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Governments need to “get a grip” on hepatitis C

Janssen-backed report says more needs to be done to tackle the “silent pandemic”

The Silent Pandemic: Tackling Hepatitis C with Policy Innovation

More action needs to be taken to prevent and treat the infectious condition hepatitis C or else the world will face growing social and economic problems, according to a new report.

The Silent Pandemic: Tackling Hepatitis C with Policy Innovation, published by the Economist Intelligence Unit (EIU) and funded by pharma firm Janssen, says countries need to develop strategies that take a comprehensive approach to hepatitis C care to improve the current situation, which sees as few as 10 per cent of people with the condition currently receiving treatment.

“The report highlights that worldwide, despite the significant burden of HCV, governments have failed to get a grip on the scale and impact of the disease,” said Charles Gore, president of the World Hepatitis Alliance.

“In both developed and developing countries, the true human and economic cost of HCV will continue to rise unless policy makers confront this urgent public health issue now.”

One of the main areas of concern highlighted by the study's findings was the lack of knowledge about hepatitis C incidence.

According the report, few countries are able to provide data on the number of people with the disease. In the EU 16 countries were found to have either poor or non-existent data on hepatitis B and C, with only the Netherlands judged to be collecting good data.

In other regions, China, Australia and India were mentioned as countries with reasonable data, but the picture was worse in other parts of Asia, as well as Latin America and Africa.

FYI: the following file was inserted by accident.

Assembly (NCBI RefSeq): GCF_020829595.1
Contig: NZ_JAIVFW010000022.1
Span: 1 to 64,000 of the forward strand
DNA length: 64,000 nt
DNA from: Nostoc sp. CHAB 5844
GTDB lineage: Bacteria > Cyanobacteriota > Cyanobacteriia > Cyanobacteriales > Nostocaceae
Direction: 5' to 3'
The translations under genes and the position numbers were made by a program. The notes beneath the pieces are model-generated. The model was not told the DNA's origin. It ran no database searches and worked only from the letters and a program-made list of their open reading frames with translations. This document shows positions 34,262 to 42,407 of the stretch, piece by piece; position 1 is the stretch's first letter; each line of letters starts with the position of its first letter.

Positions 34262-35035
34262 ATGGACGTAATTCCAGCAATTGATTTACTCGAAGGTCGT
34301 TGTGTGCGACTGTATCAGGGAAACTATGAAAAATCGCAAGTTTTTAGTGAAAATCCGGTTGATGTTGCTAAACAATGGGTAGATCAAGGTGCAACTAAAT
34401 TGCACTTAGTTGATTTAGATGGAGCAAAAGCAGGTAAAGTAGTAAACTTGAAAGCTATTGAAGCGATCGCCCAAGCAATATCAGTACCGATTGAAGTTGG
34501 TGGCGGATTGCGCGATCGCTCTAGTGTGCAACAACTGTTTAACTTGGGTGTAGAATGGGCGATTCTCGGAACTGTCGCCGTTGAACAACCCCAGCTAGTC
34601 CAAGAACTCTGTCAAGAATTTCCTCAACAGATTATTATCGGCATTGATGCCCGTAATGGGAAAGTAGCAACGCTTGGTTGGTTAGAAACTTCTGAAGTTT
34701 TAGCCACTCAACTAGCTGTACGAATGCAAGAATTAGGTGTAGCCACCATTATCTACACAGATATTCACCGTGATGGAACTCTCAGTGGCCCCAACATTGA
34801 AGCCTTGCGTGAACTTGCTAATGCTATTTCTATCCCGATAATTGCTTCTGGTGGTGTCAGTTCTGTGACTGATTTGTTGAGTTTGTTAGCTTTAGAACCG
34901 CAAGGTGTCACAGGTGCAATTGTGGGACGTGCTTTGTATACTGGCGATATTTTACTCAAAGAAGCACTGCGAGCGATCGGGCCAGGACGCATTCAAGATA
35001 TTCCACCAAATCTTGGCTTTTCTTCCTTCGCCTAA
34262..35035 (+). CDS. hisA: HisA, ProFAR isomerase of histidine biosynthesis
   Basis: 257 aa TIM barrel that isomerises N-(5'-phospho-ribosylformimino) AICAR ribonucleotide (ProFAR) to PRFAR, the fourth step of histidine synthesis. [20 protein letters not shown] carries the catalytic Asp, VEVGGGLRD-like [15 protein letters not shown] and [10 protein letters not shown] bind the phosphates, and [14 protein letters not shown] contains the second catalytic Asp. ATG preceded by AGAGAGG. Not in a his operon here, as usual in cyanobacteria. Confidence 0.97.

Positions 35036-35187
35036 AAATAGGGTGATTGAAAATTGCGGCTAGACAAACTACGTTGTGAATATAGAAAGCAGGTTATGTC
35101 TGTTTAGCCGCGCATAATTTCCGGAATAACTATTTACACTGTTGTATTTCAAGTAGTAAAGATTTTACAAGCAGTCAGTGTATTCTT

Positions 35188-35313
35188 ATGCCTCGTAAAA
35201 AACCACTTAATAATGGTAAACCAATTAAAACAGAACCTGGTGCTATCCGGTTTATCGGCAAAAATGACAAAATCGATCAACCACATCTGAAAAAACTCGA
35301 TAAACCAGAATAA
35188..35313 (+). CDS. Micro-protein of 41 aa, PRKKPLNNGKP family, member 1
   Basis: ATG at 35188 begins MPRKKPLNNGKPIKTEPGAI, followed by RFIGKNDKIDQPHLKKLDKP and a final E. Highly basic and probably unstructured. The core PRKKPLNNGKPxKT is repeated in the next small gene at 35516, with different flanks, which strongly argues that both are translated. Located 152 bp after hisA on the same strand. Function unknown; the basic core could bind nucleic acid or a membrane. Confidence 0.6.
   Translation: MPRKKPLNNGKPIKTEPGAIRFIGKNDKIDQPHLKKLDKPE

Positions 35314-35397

Increased public awareness of hepatitis C was also mentioned as an area to improve, with the reporting citing a survey by the European Liver Patients Association found that only 20 per cent of those diagnosed had heard of hepatitis B or C before being told they had it

Raising awareness could also help combat the stigma surrounding the disease due to its prevalence among people who inject drugs (since 1996, 90 per cent of new cases of hepatitis C in England were people in this group).

Achim Kautz, manager of German patient support group Deutsche Leberhilfe (German Liver Aid Association), said:”If you have a liver disease, the general public thinks you are guilty. You did not take care in your past.”

Related to this is a need to provide increased support for people who use injectable drugs who have hepatitis as they are less likely to seek treatment or testing.

In addition, prevention measures to reduce high-risk behaviour and improved education on healthy lifestyle choices for those already infected should also be considered to be part of government healthcare policy.

Gaston Picchio, global hepatitis disease area leader at Janssen – the company that funded the report and launched its hepatitis C drug Incivo (telaprevir) last year, commented on the need to do more.

“The report highlights that each country has different needs and resources; however, we urge all those involved in the management of hepatitis C virus and public health to help increase awareness of the disease and look at the most effective ways of delivering effective treatment to those most in need,” he said.

17th January 2013

From: Healthcare



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